Manual Cinema’s beautiful ‘Christmas Carol’ pays heed to the ghosts of crises present

The ravages of COVID-19 enter into the story, imaginatively told with cardboard, wire and string.

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Puppets represent Scrooge and the other Dickensian characters in Manual Cinema’s “A Christmas Carol.”

Manual Cinema

In the 177 years since it was published, “A Christmas Carol” has become a seasonal chestnut of many genres. In Chicago alone, it’s been told in rap, hip-hop and tap, as an hourlong musical aimed at children and as a lavishly produced drama aimed at all ages. What we have not had, until now, is a “Christmas Carol” that leans into tragedy and current events as thoroughly as Manual Cinema’s bewitching puppet version does.

‘Manual Cinema’s Christmas Carol’


When: Through Dec. 20

Where: Live stream from Manual Cinema

Tickets: $15 individual, $30 for two-three viewers, $50 for four or more viewers, $10 audio-described

Run time: 60 minutes


Rest assured the 60-minute live (streamed) production is still “A Christmas Carol,” right down to the comically oversized poultry that puts a jolly exclamation point on Ebenezer’s evolution from misanthropic penuriousness to benevolent largesse. But Manual Cinema’s take explicitly also brings the ravages of COVID-19 — emotional, financial and physical — into the story.

In the adaptation by Drew Dir, Sarah Fornace, Ben Kauffman, Julia Miller and Kyle Vegter, Covid enters the room before the first word is spoken, the camera following a line of Christmas cards festively propped up on a mantelpiece. As the camera pans, we see the Christmas cards are followed by “get well” cards, followed by condolence cards, followed with a framed picture of a man grinning at the camera.

The man is Uncle Joe, and he’s been killed by COVID-19. His widower, Aunt Trudy (N. LaQuis Harkins, who voices all the characters) has no time for holiday sentimentality in a good year. This year? She’s flat-out over it. But she’s found her Joe’s box of lovingly crafted puppets, which number in the hundreds. Alone in her empty house for Christmas, she begrudgingly tries to re-create “Uncle Joe’s Christmas Carol” for the surviving family members she can’t be with on Christmas. With that, we’re off to the intricate shadowlands Manual Cinema is so gifted at creating.


Scrooge meets the Ghost of Christmas Past.

Manual Cinema

Manual Cinema’s ensemble of actors, puppeteers and designers (there’s no director credited; the group works as a collective) turns common materials — cardboard, wire, string — into fantastical worlds. “A Christmas Carol” toggles between Aunt Trudy’s own home and the Dickensian world of Ebenezer Scrooge. Sometimes, both worlds overlap, the camera pulling back to reveal the ingenious transformations of common objects into London streetscapes and luminous ghosts.

Intricate craftsmanship defines the production, from the burls on Scrooge’s overcoat to the the haunted emptiness (emphasized by lighting designer Andrew Morgan) of Aunt Trudy’s house. The collage of media creates rich, specific visuals and sound. (Sound designers Kauffman and Vegter also scored the show with original music; Dir did the puppet design and story boards, Mike Usrey is the technical director and sound engineer.) The cacophonous carol of bells unleashed just before the first ghost arrives is eerie atmosphere, perfected. A carousel slideshow of past holidays is a double-edged blade that evokes past joy and present loss.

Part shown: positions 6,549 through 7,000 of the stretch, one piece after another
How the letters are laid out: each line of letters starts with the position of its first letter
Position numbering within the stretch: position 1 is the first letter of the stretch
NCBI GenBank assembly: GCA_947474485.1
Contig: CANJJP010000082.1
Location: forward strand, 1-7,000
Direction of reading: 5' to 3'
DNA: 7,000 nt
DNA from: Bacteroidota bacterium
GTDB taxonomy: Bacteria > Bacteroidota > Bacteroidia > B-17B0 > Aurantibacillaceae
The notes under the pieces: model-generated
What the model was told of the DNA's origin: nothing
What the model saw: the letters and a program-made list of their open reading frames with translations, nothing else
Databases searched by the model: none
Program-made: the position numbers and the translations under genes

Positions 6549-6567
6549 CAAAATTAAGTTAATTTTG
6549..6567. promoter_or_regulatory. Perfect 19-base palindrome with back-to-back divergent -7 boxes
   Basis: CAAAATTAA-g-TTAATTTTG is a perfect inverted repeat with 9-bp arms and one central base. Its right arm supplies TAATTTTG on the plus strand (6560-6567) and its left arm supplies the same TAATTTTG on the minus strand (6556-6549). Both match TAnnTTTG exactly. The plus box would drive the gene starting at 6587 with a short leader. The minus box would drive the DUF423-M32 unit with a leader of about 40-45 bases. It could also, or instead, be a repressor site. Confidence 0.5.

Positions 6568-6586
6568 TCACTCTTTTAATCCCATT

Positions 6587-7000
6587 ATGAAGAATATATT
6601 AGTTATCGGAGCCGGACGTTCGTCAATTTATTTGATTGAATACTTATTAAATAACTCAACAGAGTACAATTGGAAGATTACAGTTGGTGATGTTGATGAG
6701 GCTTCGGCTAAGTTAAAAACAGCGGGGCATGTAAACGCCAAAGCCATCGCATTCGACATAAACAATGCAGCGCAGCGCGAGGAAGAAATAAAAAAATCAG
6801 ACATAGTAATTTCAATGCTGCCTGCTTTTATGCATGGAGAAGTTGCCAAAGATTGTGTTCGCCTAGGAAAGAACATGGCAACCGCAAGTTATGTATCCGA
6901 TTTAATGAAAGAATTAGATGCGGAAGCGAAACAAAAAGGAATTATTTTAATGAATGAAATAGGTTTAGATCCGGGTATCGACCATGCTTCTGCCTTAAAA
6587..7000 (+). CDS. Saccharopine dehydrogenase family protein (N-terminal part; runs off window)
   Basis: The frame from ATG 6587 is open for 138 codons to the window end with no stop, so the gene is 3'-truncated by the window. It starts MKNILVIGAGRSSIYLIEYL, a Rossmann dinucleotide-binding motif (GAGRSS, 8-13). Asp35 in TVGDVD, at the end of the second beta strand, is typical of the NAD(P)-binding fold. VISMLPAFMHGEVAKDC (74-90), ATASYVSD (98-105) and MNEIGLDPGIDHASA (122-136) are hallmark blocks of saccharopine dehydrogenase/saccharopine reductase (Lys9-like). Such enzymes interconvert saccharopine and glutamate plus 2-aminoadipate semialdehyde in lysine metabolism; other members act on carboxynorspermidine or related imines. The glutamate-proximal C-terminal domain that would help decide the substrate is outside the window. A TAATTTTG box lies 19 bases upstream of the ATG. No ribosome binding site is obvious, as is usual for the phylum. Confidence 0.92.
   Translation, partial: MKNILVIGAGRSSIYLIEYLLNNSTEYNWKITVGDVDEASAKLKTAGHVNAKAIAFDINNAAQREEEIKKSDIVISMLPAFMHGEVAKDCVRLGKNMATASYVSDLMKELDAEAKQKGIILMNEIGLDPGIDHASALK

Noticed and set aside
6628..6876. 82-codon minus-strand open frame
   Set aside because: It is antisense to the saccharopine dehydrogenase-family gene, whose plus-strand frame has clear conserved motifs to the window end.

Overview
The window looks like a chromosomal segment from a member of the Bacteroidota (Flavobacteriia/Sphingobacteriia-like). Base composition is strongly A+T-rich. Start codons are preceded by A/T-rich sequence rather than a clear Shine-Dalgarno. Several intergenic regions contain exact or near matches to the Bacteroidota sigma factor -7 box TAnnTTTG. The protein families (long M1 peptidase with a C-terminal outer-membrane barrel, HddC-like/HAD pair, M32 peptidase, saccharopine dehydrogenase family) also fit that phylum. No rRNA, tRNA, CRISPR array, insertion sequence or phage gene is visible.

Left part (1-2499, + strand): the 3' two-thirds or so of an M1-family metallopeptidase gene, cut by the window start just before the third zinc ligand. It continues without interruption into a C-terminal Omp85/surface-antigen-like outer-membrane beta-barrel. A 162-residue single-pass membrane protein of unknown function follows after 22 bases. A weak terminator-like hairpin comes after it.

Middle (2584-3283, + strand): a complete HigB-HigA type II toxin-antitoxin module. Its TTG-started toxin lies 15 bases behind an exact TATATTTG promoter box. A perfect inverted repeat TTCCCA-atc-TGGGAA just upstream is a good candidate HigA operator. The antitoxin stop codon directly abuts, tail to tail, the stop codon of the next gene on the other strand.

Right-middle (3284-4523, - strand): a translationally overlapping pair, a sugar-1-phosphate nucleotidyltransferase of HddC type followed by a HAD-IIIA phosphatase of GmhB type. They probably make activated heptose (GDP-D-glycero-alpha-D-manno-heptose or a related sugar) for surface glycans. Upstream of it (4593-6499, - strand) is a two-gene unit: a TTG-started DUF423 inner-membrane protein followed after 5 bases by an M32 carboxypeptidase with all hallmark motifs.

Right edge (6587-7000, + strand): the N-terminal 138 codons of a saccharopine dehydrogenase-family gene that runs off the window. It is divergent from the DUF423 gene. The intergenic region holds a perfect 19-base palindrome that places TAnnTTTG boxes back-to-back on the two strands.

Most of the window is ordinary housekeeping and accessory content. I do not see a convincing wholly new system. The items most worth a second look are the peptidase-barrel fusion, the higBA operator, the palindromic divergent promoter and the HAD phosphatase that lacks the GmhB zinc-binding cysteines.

Manual Cinema reminds of those losses with memorable imagery: Marley’s length of chain takes the form of a soup line stretching ever onward, slumped, shuffling silhouettes evoking the Depression-era photos of Dorothea Lange. The TV news in the background at Aunt Trudy’s (minimalist, effective set design by Miller and Vegter) grimly drones through the latest COVID-19 stats.

Harkins does all the character voices deftly, working with co-puppeteers Lizi Breit, Sarah Fornace and Julia Miller to help manipulate Scrooge et al. The characters aren’t the only puppets. In the toy theater Aunt Trudy unpacks, Breit, Fornace and Miller conjure lamps glimmering above snowy streets, desolate cemeteries, gleeful house parties and starlit nights.

The script isn’t subtle in its updates. “Relax Boomer,” the Ghost of Christmas Past tells Scrooge when the miser balks at leaving his house. Tax evasion by the rich comes up. Bob Cratchit invokes “industry wide standard” when asking for Christmas Day off.

The characters Harkins voices aren’t written with nuance. Tiny Tim is so saintly he gives his scrap of a Christmas drumstick to a homeless man. Granted this is a ghost story. We expect things to be fantastical. Even so, Scrooge’s about-face — well beyond what Dickens imagined — seems a bridge too far.

Those are relatively minor matters over all. This “Christmas Carol” is beautiful to behold and engaging throughout. It also contains a major plot twist that powerfully contextualizes the story for 2020.

Word of caution: Keep the hankies handy. When “A Christmas Carol” scrolls through the life of Uncle Joe, you’ll be sniffling like it’s the season finale of “This Is Us.”

Catey Sullivan is a Chicago freelance writer.

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